This case follows several similar decisions in the district, Novartis Pharmaceuticals Corp. v. Alembic Pharms. Ltd, C.A. No. 22-1395-RGA, 2023 WL 6387975, at *5 (D. Del. Sept. 29, 2023) and InfoRLife SA v. Sun Pharm. Ind. Ltd, C.A. No. 21-1740-WCB, D.I. 153 at 4-5 (D. Del. Nov. 21, 2022), which the opinion discusses at some length. Neither of those cases however were quite as factually stark as the one presented here, where the claims clearly require phosphorus, and the ANDA includes . . . no phosphorus.

We've talked a lot about "plain meaning" constructions, and how our judges have sometimes pushed back against parties who offer plain meaning constructions without any indication of what the actual meaning of the term is.

Magistrate Judge Fallon issued an R&R today on an offshoot of this issue. In PPC Broadband, Inc. v. Charles Industries, LLC, C.A. No. 22-1517-GBW-SRF (D. Del. Jan. 8, 2024), the parties disputed the construction of only a single term, "drop cable." Plaintiff proposed not construing the term at all, and offered a generic definition as an alternative. The defendant proposed a specific construction that added limitations to the claim.

The patent at issue is directed towards a wall-mounted box that …

Any time someone moves to withdraw, the question is: Will the client be able to convince the next set of lawyers that the client will pay?
Any time someone moves to withdraw, the question is: Will the client be able to convince the next set of lawyers that the client will pay? Micaela Parente, Unsplash

Having to move to withdraw because a client won't pay is the absolute worst. You have ethical duties to your client, but you can't work for free. You are stuck in a position where you need to tell the Court enough that it will let you out—but you can't tell it everything without violating the ethics rules. The local rules also place some procedural hoops in the way of a motion to withdraw. It's tricky!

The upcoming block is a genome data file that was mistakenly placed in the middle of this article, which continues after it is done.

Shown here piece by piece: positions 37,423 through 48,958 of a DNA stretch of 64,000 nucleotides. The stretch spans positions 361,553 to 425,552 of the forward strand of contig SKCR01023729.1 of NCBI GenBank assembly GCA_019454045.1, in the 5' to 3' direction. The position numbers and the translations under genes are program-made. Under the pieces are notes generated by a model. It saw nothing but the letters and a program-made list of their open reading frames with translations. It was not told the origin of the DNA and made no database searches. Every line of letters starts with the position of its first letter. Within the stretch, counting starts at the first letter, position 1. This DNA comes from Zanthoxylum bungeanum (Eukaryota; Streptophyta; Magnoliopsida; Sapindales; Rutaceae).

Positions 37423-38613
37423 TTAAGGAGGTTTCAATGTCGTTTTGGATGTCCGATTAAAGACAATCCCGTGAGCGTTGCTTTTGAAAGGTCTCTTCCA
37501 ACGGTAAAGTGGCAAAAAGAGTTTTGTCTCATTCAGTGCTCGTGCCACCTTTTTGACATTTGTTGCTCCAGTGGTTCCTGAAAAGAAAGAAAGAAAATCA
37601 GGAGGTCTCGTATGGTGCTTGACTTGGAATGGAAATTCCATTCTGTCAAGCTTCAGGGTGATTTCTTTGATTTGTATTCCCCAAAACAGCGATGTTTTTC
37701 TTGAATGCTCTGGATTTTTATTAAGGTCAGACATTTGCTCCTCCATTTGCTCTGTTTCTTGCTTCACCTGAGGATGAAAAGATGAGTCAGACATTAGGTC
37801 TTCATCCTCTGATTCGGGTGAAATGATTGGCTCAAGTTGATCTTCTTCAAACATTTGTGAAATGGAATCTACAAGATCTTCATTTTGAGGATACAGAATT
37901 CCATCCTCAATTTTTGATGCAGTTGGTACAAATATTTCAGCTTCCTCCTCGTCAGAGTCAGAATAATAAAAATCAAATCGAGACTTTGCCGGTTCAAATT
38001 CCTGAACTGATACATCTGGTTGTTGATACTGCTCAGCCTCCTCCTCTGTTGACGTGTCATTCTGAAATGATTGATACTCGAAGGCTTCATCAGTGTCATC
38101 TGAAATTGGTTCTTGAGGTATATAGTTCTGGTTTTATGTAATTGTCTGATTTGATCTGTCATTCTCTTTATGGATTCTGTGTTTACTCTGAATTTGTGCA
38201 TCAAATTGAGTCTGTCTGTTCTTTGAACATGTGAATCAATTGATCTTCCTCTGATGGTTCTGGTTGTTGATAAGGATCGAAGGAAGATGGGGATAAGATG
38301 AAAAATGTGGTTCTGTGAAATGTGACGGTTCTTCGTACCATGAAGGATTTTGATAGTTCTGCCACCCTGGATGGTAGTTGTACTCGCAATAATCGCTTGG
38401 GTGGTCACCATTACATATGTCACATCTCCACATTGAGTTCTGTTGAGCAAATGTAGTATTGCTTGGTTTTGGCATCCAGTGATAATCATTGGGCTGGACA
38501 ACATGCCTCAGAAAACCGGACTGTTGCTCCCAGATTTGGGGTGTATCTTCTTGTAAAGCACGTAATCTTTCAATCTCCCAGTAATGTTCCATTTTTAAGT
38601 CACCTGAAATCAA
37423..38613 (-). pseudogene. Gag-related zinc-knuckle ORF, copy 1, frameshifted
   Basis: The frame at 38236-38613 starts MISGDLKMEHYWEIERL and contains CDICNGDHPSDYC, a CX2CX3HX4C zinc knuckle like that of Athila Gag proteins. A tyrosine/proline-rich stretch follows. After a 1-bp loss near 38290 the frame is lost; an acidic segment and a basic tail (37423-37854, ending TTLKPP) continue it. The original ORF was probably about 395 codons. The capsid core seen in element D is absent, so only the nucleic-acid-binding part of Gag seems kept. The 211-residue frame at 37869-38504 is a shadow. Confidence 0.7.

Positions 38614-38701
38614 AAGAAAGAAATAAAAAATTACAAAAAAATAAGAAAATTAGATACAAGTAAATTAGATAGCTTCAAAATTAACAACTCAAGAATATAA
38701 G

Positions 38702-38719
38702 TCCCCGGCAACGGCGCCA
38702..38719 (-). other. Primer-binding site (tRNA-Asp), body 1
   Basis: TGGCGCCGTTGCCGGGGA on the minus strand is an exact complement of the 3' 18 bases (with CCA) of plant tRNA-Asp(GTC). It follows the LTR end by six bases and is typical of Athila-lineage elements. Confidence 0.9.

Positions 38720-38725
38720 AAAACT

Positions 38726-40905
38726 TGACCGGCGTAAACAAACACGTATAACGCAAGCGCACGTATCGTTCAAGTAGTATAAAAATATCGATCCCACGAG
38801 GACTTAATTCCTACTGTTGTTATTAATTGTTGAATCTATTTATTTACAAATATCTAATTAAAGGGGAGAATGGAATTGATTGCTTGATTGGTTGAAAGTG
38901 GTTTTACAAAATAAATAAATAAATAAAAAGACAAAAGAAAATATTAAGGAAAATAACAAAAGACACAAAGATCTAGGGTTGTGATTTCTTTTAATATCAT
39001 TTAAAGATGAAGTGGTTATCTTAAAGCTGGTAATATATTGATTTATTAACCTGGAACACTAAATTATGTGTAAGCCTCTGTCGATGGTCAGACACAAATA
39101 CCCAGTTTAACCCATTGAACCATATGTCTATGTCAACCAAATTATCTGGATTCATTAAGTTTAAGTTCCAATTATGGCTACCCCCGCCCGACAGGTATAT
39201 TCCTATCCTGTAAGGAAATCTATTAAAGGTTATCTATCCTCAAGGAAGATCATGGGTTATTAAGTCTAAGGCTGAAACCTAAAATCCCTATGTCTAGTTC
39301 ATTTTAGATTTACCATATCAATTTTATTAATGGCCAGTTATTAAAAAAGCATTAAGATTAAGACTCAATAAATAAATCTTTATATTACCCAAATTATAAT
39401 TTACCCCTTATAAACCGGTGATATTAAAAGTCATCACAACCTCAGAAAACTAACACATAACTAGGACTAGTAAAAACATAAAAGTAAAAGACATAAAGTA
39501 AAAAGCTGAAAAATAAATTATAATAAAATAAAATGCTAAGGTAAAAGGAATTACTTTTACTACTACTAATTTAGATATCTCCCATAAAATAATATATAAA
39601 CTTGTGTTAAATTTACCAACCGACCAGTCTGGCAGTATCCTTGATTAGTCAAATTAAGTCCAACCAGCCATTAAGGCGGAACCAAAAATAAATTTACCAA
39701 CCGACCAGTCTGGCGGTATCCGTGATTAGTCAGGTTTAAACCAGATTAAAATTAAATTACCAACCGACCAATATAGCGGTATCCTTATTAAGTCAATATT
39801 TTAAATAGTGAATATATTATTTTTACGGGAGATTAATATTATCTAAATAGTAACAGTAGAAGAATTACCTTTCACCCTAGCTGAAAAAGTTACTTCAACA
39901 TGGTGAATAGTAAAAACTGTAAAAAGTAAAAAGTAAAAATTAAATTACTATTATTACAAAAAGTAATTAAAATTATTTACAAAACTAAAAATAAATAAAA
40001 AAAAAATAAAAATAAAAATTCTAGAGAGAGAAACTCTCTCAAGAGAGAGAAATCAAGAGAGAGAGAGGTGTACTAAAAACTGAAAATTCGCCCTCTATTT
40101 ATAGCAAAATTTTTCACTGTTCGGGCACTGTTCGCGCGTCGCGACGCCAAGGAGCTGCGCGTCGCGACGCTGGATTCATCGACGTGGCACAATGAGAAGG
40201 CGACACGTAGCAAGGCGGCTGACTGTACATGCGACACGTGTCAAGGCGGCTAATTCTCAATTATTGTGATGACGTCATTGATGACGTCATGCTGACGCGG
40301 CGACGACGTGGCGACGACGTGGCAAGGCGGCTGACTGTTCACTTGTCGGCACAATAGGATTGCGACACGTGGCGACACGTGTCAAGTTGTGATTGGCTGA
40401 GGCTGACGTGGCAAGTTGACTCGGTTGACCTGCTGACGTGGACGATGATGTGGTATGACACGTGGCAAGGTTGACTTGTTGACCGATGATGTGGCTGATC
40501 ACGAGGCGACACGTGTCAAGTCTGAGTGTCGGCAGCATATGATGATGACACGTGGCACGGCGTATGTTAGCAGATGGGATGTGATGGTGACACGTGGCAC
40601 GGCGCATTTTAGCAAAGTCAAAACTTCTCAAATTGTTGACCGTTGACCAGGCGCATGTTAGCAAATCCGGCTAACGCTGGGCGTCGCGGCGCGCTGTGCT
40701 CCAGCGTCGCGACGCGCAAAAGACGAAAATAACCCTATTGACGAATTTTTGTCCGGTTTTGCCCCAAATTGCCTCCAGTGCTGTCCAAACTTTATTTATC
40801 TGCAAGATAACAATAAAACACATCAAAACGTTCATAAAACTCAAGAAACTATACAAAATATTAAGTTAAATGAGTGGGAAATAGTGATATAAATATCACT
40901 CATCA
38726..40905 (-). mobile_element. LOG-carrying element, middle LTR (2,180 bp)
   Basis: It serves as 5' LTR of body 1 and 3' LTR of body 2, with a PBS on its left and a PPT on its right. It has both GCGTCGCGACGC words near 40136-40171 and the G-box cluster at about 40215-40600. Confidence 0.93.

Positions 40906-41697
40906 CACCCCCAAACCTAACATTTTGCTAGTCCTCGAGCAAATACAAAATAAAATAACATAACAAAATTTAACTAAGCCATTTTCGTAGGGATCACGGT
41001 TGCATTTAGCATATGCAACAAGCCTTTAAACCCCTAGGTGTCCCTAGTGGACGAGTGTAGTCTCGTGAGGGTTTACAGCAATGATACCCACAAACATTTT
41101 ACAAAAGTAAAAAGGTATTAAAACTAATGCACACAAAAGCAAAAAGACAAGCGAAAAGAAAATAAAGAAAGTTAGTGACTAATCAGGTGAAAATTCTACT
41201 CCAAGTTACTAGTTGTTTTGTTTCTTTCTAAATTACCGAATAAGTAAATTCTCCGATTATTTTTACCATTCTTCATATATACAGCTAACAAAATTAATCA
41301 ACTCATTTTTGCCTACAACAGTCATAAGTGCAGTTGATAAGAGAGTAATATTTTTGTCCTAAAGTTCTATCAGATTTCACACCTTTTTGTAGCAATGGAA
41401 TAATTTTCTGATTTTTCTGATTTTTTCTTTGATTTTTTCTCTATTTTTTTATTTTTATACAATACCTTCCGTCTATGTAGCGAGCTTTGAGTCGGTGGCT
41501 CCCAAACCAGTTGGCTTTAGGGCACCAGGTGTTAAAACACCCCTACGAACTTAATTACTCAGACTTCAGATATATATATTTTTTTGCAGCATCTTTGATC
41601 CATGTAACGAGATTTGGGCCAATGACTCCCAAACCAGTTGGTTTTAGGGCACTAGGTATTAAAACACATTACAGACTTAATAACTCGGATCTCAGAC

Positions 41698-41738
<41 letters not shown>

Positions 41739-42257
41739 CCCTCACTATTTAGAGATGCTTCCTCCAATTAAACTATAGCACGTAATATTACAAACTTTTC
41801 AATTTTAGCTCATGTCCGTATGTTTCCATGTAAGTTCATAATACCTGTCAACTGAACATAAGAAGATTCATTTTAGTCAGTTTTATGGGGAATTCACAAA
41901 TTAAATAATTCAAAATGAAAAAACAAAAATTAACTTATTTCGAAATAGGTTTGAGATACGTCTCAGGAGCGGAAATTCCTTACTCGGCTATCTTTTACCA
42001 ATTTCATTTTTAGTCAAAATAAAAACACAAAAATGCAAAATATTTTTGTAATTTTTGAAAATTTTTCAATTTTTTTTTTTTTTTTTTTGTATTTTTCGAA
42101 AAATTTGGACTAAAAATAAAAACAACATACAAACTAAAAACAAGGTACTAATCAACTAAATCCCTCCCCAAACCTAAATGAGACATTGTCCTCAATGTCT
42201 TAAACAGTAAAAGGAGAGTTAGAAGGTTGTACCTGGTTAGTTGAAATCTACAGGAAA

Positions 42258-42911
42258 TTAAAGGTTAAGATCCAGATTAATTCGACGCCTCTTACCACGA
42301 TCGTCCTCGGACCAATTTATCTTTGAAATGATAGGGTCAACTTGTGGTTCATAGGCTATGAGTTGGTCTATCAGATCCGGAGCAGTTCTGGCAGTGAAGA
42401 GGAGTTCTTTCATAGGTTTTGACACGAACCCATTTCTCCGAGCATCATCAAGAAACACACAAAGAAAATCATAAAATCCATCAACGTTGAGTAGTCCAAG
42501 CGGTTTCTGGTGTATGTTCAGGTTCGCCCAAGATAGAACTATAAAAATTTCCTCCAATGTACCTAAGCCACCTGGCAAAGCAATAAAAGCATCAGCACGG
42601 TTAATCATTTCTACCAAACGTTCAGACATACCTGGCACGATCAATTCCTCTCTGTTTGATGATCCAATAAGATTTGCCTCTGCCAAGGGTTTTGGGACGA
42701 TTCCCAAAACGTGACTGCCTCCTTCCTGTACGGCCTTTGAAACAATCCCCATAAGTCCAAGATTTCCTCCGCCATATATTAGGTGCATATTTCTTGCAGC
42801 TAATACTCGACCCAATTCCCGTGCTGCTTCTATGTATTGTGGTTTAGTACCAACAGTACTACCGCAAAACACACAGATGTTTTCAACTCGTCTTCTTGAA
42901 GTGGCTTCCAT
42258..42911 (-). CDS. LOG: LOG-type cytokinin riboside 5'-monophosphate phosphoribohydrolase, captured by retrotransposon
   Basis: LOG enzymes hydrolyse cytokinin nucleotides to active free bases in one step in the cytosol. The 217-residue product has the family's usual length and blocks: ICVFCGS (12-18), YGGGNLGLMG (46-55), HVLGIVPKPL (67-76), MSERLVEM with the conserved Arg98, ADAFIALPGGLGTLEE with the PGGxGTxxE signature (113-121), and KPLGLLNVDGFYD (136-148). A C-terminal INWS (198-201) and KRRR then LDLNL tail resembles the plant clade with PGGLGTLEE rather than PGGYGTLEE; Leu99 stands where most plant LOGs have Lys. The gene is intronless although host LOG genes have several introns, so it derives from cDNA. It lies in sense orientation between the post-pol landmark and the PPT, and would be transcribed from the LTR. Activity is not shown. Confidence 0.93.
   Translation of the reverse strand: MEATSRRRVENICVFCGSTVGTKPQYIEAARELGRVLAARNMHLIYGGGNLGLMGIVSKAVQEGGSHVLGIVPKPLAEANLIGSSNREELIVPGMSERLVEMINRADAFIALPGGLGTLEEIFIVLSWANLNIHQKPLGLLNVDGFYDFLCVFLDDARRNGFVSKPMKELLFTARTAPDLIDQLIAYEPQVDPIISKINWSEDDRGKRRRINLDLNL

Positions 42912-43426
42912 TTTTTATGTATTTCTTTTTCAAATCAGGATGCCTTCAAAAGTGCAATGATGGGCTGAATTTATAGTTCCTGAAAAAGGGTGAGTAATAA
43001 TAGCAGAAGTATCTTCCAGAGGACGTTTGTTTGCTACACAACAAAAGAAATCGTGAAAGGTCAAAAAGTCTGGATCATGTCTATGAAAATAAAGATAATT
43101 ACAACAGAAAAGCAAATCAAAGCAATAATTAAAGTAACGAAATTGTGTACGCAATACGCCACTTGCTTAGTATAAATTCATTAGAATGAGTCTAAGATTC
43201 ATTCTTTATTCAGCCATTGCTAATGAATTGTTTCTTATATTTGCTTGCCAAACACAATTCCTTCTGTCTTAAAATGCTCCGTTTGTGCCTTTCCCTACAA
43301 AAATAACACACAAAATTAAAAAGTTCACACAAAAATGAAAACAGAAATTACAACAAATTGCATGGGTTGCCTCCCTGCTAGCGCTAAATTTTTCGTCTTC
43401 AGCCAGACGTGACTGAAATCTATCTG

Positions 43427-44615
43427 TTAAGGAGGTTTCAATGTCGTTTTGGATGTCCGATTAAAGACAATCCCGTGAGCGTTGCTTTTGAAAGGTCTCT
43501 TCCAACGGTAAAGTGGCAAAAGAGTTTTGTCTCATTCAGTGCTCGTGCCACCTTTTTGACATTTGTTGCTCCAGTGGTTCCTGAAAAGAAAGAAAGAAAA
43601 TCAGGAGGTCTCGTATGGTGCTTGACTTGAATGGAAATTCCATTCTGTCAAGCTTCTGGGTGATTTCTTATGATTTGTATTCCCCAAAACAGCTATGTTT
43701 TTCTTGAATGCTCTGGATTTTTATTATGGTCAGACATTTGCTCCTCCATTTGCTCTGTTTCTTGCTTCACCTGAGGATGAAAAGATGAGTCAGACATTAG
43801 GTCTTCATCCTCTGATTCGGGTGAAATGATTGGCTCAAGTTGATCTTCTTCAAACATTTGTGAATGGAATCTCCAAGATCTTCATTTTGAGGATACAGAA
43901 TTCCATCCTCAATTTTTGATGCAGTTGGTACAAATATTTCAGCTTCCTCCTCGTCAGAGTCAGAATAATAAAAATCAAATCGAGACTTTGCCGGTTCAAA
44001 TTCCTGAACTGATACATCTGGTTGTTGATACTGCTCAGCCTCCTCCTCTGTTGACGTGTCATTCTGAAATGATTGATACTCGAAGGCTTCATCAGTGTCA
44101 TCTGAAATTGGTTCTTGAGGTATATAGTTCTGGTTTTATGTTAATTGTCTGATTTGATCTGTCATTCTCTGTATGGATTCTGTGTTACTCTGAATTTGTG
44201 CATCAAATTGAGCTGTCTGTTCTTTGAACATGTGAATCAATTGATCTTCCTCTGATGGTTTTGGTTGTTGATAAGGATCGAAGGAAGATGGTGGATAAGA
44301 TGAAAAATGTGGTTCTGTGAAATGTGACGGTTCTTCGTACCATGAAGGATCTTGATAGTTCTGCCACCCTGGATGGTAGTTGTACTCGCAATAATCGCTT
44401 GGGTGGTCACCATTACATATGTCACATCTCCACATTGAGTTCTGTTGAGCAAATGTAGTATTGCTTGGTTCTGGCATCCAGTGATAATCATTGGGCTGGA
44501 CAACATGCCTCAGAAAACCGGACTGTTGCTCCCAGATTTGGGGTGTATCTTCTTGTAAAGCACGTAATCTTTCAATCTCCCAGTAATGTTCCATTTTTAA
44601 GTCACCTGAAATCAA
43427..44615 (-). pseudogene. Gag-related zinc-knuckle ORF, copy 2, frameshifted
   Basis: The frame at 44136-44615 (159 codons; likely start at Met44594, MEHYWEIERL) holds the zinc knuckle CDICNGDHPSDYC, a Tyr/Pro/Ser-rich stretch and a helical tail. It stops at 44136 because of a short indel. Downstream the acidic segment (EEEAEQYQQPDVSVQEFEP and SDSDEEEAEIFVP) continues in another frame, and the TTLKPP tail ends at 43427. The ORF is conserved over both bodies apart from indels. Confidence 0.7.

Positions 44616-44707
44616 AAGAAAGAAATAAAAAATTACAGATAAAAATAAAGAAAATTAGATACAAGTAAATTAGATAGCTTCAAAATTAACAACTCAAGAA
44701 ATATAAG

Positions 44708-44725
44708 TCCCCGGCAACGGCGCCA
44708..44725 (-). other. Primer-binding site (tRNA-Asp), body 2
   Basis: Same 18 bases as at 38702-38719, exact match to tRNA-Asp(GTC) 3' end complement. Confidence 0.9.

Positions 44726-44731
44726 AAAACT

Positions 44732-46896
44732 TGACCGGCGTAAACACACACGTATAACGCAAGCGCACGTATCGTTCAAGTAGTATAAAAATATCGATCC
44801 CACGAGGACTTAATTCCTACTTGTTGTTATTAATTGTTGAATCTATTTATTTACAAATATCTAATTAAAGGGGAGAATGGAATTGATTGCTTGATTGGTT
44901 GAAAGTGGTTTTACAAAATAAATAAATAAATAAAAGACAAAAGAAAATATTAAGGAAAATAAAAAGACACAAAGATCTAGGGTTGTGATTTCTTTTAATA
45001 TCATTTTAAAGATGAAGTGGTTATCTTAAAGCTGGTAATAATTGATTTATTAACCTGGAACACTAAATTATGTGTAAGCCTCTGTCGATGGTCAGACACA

Even worse is when the other side opposes your withdrawal, because then you are potentially …

The Delaware bar lately, arguing over redactions to discovery dispute letters
The Delaware bar lately, arguing over redactions to discovery dispute letters Hasan Almasi, Unsplash

Based on the redaction disputes I've seen in couple of cases lately, some of us here in Delaware have forgotten that the high Avandia standards for access to public materials do not apply to discovery dispute letters and their attachments, as Judge Fallon confirmed last month:

[T]he common law right of access does not extend to discovery motions and supporting materials because the "underlying discovery material itself is not a judicial record." Genentech, Inc. v. Amgen, Inc., C.A. No. 17-1407-CFC et al., 2020 WL 9432700, at *3 (D. Del. Sept. 2, 2020) (citing Leucadia, Inc. v. Applied Extrusion Techs., Inc., …

Drug patents are legion, and they are prone to flock together. In ancient times, a patent would describe A molecule that cured . . . the dancing plague (?) and that would be the end of that. But one bright fellow after another came up with new ways to extend the life of a drag patent, from formulation, to method of treatment, to the new hip thing -- interaction patents.

The gist of these patent claims is pretty basic

  • You've got a drug that you normally give in amount A.
  • You've got atypical patient with whose taking drug B, or has condition C (these pretty much always have something to do with the liver, don't ask me why, I was …